Thursday, 23 April 2009

Toroa paint project

Remember to click on the images if you want a larger view.

This image clearly shows the beak head with the tack peg protruding from the lee side, there's one at each end to arrest the rig as it shunts from one bow to the other.

Ben coving internal corners (viewed from Toroa's leeward starboard hand end).

Sanded and ready for primer

Ben glassing the boom sprit end

Priming the kiato

Ama primed

Hull and decks primed

Here you really see for the first time the asymmetry of Toroa's centerboard dagger rudder slots & hull. Note the hollow in the lee (left hand) waterline.

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Toroa by Harmen Hielkema & Mike Toy.

Header Photo: Toroa at Rawene by Julie Holton.

This blog is dedicated to the memory of my father Roelof Hielkema who instilled in me the willingness to learn.
These pages are intended to inform and add to the growing body of knowledge concerning the Canoe Culture of the Pacific, past, present & future, from the Tupuna, the Ancestors of the Pacific cultures to the people of the world.

These pages contain Images and text relating to our two proas, Toroa & Takapu, some history relating to our experiments & experiences.

The dissertation that I posted on this blog in April 2008 "Takapu The Proa" was written by me in 1997 in response to an assignment that I was set whilst studying for my design degree. The dissertation covers many issues that a proa enthusiast may benefit from reading about.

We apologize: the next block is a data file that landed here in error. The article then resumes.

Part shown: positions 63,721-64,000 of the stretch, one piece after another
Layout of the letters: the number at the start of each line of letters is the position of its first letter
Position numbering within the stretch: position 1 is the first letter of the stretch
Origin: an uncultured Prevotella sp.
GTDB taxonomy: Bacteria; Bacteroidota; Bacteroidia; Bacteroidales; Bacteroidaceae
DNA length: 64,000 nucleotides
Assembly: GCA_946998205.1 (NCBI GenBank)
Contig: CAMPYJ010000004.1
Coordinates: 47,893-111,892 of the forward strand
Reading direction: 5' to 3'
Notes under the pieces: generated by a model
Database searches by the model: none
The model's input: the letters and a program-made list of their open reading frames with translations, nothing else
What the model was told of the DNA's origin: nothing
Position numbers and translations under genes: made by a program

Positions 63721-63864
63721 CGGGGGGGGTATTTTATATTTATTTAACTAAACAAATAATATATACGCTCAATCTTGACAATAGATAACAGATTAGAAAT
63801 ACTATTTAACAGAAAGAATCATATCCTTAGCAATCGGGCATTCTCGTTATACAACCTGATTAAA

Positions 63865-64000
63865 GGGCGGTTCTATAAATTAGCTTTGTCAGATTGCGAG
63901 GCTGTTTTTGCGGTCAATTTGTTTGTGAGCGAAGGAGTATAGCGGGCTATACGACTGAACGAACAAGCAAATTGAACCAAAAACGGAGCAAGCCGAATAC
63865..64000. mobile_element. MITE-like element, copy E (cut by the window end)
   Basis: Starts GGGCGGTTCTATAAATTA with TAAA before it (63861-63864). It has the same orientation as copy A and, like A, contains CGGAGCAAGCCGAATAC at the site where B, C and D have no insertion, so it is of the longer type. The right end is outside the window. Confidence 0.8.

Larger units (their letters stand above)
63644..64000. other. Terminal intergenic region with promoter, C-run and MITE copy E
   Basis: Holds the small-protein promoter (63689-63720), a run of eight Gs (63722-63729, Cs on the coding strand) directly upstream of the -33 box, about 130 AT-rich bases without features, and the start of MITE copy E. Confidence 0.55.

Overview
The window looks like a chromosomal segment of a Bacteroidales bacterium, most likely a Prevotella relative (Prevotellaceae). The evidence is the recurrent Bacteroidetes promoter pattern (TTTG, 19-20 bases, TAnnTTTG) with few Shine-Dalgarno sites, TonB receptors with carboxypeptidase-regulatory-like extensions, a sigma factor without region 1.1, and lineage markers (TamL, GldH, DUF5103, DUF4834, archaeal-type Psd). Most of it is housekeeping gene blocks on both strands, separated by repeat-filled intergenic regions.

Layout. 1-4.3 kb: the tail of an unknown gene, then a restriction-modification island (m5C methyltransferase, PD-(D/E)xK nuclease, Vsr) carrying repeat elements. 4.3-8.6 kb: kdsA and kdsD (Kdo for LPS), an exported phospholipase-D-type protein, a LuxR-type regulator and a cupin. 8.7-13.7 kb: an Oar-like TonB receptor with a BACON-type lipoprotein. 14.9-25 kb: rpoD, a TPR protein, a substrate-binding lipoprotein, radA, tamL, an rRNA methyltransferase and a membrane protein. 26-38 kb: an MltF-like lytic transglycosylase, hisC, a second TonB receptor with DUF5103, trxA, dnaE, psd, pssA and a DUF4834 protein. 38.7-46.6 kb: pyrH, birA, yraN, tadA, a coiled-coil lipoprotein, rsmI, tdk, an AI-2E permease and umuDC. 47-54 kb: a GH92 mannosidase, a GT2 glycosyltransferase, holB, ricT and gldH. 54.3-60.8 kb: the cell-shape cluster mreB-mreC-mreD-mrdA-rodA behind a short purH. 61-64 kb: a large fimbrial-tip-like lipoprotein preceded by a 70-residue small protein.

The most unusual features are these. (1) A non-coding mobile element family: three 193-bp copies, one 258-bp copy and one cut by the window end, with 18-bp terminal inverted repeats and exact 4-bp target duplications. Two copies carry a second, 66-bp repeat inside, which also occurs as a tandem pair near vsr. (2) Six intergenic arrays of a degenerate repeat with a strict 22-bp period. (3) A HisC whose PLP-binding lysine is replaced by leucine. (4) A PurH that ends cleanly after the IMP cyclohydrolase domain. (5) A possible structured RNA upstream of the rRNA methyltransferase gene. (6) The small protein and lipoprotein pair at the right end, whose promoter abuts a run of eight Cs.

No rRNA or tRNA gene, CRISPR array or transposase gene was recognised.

Waka define culture as culture defines waka

Waka reflect the individuality and uniqueness of a society which in turn is governed by the geography, geology, topography, climate, location, resources, isolation, origin, flora, fauna, flotsam, jetsam, etc.

Waka are our link to the past, they have shaped our present and define our future.

Waka are the vessels of knowledge, physical and mental development, freedom of bondage to the land, key to our inquisitiveness, expressions of our ingenuity and courage, our love of shape and form, the seat of our power.

Waka are the source of our material culture, from which all processes are derived.

Waka are who and what we are.